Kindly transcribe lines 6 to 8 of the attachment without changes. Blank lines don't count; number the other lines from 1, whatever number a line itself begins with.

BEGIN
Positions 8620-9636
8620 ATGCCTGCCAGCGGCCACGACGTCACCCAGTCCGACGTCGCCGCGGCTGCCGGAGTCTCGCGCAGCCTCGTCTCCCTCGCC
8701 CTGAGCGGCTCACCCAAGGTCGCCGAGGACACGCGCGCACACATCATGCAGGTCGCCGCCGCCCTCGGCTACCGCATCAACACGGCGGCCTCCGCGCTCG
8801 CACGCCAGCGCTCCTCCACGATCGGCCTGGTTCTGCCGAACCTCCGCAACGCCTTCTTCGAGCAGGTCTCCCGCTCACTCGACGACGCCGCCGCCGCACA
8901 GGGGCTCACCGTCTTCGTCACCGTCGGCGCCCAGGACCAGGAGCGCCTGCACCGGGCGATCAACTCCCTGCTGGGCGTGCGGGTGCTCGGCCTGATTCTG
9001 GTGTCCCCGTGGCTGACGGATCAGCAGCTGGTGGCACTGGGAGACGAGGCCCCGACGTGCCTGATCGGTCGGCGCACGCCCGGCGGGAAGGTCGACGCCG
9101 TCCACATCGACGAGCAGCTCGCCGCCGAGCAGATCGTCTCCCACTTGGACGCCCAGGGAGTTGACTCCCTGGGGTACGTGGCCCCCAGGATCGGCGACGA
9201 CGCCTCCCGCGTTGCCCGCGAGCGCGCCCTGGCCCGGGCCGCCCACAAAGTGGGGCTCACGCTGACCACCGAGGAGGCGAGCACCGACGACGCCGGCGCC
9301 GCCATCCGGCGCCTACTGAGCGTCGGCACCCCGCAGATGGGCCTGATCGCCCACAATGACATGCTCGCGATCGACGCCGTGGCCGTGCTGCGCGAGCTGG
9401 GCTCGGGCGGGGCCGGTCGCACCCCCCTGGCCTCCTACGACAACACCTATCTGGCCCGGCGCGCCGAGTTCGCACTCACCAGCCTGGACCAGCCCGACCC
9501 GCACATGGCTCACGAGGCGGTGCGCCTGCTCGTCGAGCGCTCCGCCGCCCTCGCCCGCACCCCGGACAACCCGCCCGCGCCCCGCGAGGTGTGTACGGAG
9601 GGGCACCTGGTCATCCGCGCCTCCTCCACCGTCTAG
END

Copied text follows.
9001 GTGTCCCCGTGGCTGACGGATCAGCAGCTGGTGGCACTGGGAGACGAGGCCCCGACGTGCCTGATCGGTCGGCGCACGCCCGGCGGGAAGGTCGACGCCG
9101 TCCACATCGACGAGCAGCTCGCCGCCGAGCAGATCGTCTCCCACTTGGACGCCCAGGGAGTTGACTCCCTGGGGTACGTGGCCCCCAGGATCGGCGACGA
9201 CGCCTCCCGCGTTGCCCGCGAGCGCGCCCTGGCCCGGGCCGCCCACAAAGTGGGGCTCACGCTGACCACCGAGGAGGCGAGCACCGACGACGCCGGCGCC